4) If you are blessed/cursed with the kind of mind that loves to dwell in "pure possibility", is never satisfied with the way things are and can always see how they could be, do what Jim Clark does - get on with changing the world! Actions speak louder than words.
5) Engineers have finally realised that they should be more fairly compensated, relative to the amount of value they create in the economy. The consequence of this is that financiers, who really don't understand what or how an engineer does what he does, must now compete to get a piece of the action. A financier, even if he has infinite money, cannot personally create anything of tangible value with his financial skills. Contrast this to what an engineer with good skills can create and you realise that what really counts is the creation of tangible things that make the human condition somehow better.Read more ›
There were two parts of the book I particularly loved: First, the part on the engineers from India was compelling. These kids grow up on the brink of starvation and work their tails off to make it to Silicon Valley to seek their dreams. The book keenly demonstrates how Jim Clark is able to harness these kind of people and let their talents operate in the most productive way, and also make them rich beyond their wildest dreams.
Second, the best part of the book was the second to last chapter, about how Jim Clark came from absolute poverty in Texas. Clark had to defend his mother from his drunken father, and his mother had only $5 a month after the bills were paid. The book keenly demonstrates how Clark's sense of anarchy and adventure led him to rise far above the hand he was dealt in life.
The story of how Clark has made 3 different billion dollar companies is amazing, and even more amazing is that he is using his talents to create a fourth company instead of only sailing his crazy boat.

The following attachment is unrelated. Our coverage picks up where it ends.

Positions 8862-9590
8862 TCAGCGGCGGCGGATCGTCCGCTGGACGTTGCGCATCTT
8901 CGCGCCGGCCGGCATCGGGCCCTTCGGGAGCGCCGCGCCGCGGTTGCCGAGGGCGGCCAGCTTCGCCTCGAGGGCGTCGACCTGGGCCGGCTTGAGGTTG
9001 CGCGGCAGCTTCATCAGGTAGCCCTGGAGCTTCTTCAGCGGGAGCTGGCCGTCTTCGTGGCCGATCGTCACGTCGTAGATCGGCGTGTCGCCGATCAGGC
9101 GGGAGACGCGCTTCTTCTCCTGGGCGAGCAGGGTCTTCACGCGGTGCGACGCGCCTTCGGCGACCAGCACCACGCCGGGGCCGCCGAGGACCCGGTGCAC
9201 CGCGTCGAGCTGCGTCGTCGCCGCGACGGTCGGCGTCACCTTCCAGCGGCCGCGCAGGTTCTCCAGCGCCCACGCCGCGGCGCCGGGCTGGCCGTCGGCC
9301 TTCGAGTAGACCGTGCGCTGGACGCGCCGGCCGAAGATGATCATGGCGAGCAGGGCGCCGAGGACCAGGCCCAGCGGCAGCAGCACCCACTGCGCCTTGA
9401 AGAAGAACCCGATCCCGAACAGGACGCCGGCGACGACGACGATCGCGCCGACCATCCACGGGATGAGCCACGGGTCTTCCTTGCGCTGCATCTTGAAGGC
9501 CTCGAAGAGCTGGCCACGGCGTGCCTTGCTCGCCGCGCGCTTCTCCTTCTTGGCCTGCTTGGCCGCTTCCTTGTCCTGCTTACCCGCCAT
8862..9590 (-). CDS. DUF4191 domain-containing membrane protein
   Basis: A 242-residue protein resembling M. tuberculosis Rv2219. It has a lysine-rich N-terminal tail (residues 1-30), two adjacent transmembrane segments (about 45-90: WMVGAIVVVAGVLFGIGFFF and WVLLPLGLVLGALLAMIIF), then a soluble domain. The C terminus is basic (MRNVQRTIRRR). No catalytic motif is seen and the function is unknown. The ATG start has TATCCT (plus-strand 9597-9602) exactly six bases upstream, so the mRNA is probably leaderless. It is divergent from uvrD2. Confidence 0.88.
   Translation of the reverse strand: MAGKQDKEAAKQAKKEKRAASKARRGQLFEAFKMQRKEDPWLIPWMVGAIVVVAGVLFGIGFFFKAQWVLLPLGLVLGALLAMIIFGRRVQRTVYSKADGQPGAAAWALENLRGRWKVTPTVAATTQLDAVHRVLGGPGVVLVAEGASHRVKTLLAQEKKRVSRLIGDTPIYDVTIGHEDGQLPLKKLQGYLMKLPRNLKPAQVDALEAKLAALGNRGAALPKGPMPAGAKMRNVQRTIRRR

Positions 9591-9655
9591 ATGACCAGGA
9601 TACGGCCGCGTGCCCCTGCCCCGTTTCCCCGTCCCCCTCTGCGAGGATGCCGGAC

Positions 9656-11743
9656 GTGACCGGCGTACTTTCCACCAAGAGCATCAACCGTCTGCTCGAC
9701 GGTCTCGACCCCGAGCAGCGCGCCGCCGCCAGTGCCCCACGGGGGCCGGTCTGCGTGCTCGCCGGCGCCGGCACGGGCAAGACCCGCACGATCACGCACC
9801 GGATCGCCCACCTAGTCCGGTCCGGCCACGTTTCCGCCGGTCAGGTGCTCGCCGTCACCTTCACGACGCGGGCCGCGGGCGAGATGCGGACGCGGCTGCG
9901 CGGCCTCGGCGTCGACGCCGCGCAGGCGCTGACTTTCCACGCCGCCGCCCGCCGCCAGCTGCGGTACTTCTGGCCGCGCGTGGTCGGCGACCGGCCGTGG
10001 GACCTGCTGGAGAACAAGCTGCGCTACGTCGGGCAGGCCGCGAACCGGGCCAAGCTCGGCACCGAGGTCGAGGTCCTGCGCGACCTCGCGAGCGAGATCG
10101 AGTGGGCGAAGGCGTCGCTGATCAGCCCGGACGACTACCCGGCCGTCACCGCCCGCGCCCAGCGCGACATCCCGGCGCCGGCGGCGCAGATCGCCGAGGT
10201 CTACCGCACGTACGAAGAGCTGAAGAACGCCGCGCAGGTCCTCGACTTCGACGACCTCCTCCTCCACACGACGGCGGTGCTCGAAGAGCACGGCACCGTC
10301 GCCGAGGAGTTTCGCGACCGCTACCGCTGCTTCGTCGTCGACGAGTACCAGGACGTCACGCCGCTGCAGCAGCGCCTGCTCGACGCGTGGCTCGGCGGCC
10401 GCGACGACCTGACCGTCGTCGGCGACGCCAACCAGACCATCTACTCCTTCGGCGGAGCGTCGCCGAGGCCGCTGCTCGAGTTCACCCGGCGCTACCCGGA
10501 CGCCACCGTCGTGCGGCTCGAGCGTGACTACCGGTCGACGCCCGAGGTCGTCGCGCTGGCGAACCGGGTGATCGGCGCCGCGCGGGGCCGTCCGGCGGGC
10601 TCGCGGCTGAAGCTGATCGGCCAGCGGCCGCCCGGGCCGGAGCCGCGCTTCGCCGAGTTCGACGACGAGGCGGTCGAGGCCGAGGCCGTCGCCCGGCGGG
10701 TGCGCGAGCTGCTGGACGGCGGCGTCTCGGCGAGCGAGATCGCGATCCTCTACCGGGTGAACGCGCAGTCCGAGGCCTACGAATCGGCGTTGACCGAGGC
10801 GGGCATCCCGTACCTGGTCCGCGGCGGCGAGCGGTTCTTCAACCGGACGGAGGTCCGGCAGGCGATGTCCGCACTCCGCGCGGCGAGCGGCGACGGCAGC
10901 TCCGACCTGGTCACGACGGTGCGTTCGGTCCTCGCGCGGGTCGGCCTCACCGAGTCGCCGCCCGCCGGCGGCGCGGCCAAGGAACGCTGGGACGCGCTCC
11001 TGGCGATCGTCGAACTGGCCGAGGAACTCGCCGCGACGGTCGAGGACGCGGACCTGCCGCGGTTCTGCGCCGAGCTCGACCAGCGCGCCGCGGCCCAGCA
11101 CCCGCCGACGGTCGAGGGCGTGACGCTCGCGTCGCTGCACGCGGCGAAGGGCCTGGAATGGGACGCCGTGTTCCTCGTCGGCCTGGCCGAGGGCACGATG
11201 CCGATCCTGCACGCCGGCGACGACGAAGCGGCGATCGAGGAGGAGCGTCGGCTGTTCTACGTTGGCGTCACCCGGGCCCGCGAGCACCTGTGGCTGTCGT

You'll learn a lot when you read this book, it will inspire you, and you'll enjoy it. Read it soon, before the next new new thing makes it irrelevant.
Most Recent Customer Reviews
Enjoyed another great book from Michael Lewis. Good insight on the Pioneer of the internet. If you work in high tech a must read.Published 6 days ago by Amazon Customer
Writer is a genius in keeping readers interest focused on the book. This book is a classic that will likely be relevant at all times.Published 1 month ago by e-reader
There is an old Austrian economics phrase, "entrepreneurial alertness", that emphasizes the major role of innovation in economic progress. Read morePublished 2 months ago by spartcat
Interesting book tracking the life of Jim Clark and his impact. But hardly gets to the means or essence of how Silicon Valley has changed.Published 2 months ago by Steven J. Green
great book about a legend in the startup world, following him as he moves into future endeavors. gives a glimpse of the life of the mega-successful entrepreneurPublished 3 months ago by Michael H.
Delightful, engaging romp through one of silicon valley's founders.Published 4 months ago by D. Roy